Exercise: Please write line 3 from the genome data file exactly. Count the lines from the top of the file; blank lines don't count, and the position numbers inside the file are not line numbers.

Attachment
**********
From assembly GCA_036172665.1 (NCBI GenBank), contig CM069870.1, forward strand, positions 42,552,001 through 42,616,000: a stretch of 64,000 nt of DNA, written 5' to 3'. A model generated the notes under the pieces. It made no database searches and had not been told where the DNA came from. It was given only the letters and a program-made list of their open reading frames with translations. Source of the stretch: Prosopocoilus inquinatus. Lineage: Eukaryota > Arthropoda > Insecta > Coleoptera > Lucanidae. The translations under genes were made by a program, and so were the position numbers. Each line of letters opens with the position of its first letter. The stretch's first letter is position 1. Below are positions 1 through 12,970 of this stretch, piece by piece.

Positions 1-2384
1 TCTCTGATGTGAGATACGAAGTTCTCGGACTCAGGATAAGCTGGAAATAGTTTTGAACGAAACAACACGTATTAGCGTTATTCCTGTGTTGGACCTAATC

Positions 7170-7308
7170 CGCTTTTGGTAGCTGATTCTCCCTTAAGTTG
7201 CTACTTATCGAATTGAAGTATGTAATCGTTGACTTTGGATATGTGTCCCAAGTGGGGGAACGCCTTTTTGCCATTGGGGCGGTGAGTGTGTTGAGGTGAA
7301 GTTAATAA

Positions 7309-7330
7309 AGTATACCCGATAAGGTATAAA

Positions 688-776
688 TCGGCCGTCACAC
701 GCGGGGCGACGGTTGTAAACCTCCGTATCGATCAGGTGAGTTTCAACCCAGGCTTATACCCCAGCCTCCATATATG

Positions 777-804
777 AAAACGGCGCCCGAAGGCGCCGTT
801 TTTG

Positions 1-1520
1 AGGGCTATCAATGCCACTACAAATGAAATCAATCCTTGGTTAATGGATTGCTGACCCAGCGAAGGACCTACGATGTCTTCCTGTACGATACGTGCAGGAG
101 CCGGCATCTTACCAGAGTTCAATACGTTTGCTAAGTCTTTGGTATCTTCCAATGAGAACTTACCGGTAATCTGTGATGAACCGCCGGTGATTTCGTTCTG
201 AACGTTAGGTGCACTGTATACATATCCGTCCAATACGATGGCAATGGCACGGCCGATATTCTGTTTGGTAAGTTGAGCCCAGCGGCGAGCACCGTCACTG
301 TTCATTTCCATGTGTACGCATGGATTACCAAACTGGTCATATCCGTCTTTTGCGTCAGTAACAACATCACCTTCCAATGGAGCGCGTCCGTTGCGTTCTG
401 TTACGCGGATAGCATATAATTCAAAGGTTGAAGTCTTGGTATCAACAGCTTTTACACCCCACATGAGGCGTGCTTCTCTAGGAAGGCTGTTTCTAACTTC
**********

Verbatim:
1 TCTCTGATGTGAGATACGAAGTTCTCGGACTCAGGATAAGCTGGAAATAGTTTTGAACGAAACAACACGTATTAGCGTTATTCCTGTGTTGGACCTAATC